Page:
Egypt’s parliament has passed a bill that strips senior figures of ousted President Hosni Mubarak’s regime of their political rights for 10 years. Thursday’s vote is designed to stop Mubarak’s former spy chief and vice president, Omar Suleiman, from running in next month’s presidential election. The law would only come into effect if the military council that took over from Mubarak when he stepped down last year ratifies it. This is unlikely to happen before the election commission issues a final list of presidential candidates, which is expected later this month. Decisions of the election commission cannot be appealed. The law covers those who served in top posts, from the president down to leaders of his ruling party, during the 10 years prior to Mubarak’s ouster.
The People’s Assembly (the lower house of Egypt’s parliament) devoted a special session on Wednesday afternoon to discussing proposed legislation aimed at prohibiting figures associated with ousted president Hosni Mubarak from contesting upcoming presidential elections. The assembly reportedly decided to convene after several MPs expressed fears that the bill, drafted by the moderate-Islamist Wasat Party, might be ruled unconstitutional. “The problem is that the bill contradicts Article 26 of the constitutional declaration [issued in March of last year by the ruling military council and approved via popular referendum], which does not set any conditions on the presidency,” said Minister of Parliamentary Affairs Mohamed Attia. “Once the law is passed by the assembly, it must be scrutinised by the Supreme Constitutional Court (SCC) to determine its constitutionality.” Echoing the opinion of most MPs, Attia added that “any undue haste in passing the law will make people think it was tailored to serve the needs of a particular group or to prevent a particular person from contesting the presidency.”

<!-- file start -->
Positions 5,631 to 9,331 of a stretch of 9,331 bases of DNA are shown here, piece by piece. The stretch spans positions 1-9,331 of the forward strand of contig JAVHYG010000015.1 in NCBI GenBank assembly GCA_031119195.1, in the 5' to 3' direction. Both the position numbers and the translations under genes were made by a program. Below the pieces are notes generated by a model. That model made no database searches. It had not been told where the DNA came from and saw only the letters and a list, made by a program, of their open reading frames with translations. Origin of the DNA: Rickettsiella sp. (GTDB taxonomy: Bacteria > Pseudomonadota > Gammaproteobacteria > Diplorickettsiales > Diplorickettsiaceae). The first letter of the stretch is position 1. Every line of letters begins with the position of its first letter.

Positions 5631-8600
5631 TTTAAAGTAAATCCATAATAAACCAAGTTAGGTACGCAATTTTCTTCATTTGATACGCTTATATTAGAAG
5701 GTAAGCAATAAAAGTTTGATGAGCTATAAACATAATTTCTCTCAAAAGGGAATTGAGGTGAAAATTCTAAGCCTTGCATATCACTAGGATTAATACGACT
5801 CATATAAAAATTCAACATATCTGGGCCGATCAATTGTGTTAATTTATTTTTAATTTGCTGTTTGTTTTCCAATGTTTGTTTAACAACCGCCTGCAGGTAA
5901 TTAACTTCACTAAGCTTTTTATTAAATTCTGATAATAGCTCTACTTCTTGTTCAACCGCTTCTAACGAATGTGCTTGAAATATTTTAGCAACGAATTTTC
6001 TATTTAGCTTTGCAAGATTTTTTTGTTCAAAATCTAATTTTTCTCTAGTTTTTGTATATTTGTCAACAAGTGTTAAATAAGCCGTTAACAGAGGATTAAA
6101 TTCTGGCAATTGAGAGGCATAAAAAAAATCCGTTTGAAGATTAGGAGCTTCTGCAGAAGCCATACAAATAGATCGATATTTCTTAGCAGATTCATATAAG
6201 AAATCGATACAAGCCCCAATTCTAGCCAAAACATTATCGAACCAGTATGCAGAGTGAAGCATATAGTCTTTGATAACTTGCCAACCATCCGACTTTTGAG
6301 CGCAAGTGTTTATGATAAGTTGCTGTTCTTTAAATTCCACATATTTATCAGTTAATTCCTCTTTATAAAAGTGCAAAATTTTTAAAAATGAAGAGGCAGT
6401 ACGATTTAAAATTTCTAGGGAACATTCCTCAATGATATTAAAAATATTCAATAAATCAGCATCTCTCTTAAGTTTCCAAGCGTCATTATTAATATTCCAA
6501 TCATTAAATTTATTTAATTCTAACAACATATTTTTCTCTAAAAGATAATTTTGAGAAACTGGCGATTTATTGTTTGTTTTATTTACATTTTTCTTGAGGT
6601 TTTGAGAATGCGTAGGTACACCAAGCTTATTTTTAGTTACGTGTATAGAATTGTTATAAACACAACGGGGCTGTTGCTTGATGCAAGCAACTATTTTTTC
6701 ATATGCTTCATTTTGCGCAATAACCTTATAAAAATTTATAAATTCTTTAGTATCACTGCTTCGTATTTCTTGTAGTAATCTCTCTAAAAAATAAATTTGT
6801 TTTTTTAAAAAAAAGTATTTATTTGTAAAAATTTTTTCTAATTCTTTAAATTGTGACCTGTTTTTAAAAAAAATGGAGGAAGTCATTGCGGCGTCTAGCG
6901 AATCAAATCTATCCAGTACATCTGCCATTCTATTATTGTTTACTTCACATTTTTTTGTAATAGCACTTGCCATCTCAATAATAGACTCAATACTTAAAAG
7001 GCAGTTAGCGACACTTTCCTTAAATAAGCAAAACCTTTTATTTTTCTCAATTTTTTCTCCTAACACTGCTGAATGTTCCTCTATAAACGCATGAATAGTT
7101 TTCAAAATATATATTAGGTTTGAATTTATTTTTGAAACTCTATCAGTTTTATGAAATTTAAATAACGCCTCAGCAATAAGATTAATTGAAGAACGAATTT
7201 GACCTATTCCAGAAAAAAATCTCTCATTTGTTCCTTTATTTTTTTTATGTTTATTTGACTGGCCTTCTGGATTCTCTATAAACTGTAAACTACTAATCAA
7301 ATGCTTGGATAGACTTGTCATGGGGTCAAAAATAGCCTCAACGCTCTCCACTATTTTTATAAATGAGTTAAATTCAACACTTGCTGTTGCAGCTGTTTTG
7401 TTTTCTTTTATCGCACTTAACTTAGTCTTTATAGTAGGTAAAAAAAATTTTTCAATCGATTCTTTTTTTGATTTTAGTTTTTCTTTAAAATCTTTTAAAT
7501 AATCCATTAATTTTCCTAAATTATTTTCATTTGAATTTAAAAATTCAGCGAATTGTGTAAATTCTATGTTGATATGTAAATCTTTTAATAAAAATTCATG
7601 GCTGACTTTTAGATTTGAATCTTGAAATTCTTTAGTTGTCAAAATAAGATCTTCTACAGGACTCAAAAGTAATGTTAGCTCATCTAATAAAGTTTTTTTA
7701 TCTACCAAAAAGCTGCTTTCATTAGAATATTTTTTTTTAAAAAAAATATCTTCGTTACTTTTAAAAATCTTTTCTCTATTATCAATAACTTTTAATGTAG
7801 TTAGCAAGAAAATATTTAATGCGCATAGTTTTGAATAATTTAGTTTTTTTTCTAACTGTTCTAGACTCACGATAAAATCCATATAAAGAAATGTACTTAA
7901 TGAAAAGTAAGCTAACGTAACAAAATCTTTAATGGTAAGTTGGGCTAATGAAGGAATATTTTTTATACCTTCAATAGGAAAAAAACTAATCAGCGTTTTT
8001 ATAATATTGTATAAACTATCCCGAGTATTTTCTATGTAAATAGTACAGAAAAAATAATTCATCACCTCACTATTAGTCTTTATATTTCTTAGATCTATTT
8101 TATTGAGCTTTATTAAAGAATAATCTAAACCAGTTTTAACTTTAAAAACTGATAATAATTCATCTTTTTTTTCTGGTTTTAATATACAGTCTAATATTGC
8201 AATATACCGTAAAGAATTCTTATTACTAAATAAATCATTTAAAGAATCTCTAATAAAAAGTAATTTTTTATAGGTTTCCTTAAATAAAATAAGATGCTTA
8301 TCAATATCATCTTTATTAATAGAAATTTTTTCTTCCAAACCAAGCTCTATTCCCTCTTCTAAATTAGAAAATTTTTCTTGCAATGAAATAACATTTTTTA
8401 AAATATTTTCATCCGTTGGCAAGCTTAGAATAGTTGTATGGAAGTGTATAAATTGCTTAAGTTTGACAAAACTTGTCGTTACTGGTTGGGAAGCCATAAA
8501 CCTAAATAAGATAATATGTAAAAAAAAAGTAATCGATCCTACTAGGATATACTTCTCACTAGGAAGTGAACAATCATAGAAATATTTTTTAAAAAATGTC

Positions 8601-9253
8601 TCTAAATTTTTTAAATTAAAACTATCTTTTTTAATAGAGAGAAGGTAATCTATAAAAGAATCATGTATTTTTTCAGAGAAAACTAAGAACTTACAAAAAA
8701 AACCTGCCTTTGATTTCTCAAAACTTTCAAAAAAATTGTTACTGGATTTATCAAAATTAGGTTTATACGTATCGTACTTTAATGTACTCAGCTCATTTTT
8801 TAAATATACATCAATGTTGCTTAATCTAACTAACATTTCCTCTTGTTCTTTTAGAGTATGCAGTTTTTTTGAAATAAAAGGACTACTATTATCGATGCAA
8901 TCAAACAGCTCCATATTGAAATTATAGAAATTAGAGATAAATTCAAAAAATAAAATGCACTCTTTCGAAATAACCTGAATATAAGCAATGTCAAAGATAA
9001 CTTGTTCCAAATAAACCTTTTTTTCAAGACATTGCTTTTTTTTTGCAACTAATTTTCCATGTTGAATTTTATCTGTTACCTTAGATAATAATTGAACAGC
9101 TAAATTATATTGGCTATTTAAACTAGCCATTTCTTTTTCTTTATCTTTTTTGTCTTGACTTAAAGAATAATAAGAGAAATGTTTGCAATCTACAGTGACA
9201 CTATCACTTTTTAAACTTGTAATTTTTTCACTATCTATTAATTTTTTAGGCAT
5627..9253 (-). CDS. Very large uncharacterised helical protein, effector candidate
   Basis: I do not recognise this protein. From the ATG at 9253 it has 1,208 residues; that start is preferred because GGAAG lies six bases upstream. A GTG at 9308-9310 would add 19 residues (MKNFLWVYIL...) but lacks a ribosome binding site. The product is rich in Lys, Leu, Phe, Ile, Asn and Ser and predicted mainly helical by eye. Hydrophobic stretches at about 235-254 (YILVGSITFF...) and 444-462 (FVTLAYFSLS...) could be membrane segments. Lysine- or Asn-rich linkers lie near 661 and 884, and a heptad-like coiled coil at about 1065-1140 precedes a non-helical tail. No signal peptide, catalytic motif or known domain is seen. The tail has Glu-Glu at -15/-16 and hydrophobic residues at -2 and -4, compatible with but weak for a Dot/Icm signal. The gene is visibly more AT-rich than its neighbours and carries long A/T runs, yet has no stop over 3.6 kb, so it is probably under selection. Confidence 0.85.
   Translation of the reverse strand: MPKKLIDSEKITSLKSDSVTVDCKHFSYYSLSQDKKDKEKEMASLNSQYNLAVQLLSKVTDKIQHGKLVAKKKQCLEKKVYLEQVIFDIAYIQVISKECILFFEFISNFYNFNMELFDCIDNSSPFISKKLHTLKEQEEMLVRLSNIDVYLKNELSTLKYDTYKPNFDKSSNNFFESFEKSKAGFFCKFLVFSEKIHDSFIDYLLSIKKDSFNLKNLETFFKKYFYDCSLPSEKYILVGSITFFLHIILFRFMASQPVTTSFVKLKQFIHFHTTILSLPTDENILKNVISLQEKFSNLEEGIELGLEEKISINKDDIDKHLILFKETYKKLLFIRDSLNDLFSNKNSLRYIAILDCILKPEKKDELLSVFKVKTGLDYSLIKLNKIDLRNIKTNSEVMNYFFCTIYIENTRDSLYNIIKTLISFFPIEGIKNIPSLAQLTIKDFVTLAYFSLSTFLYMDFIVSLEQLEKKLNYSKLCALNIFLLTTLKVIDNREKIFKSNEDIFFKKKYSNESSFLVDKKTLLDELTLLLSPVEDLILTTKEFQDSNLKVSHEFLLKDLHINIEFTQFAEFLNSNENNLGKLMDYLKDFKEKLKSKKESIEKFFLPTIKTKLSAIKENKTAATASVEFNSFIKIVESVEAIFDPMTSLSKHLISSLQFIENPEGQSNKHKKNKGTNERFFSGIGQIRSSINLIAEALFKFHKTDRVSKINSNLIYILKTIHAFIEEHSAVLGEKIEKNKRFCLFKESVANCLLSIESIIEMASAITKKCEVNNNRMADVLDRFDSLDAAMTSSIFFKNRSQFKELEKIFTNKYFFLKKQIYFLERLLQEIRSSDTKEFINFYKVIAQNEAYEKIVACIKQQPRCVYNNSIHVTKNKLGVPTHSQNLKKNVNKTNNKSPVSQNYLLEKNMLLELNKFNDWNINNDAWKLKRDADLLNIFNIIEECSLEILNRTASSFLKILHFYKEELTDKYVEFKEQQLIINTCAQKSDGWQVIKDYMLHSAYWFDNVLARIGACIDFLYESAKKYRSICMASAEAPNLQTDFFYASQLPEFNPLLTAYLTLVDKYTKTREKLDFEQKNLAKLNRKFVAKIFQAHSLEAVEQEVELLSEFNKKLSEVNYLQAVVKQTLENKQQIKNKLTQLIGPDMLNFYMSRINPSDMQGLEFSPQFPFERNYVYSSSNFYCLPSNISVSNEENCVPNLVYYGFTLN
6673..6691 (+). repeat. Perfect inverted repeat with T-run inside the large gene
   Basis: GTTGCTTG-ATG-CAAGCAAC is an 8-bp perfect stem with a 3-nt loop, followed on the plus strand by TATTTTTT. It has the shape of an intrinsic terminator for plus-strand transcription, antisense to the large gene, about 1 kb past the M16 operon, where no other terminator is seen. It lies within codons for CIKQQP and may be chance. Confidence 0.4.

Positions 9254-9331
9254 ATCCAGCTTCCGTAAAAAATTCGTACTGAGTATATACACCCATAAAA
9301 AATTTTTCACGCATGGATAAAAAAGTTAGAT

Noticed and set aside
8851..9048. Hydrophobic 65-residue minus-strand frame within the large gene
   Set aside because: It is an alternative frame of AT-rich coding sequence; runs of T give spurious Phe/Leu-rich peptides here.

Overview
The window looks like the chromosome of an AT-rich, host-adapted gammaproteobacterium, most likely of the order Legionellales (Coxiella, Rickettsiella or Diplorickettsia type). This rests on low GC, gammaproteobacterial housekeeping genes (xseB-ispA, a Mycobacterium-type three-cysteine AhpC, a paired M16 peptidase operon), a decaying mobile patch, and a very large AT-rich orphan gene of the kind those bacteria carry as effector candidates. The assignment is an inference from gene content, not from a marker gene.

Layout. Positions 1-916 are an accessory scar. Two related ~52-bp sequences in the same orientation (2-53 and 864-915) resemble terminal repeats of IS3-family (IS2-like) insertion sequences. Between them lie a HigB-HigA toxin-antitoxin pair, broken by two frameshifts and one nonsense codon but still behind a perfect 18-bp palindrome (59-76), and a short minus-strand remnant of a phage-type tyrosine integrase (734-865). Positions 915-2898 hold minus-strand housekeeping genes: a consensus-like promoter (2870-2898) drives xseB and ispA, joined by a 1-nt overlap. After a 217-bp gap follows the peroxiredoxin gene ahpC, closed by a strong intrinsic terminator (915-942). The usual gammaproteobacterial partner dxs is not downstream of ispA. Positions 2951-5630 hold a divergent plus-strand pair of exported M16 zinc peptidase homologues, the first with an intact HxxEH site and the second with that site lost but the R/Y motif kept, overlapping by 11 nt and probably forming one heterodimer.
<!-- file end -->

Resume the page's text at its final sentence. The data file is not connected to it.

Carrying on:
Egypt’s electoral commission on Sunday said 23 people registered to run for the upcoming presidential elections, hours after the doors have officially closed for candidacy registrations. Each candidate is hoping to lead the Arab world’s most populous nation through a fragile transition following an uprising that toppled long-time president Hosni Mubarak last year. The candidates include former Arab League chief Amr Moussa, the Muslim Brotherhood’s Khairat el-Shater, former Brotherhood member Abdel Moneim Abul Fotouh and Mubarak’s last prime minister, Ahmed Shafiq. Former intelligence chief Omar Suleiman, a stalwart of the Mubarak regime and seen as close to the ruling military, registered less than half an hour before the 2:00 pm (1200 GMT) deadline. Suleiman. 74, announced he planned to run on Friday, saying overwhelming public pressure had aroused his sense of soldierly duty. He had needed to collect the signatures of 30,000 eligible voters by Sunday’s deadline in order to take part.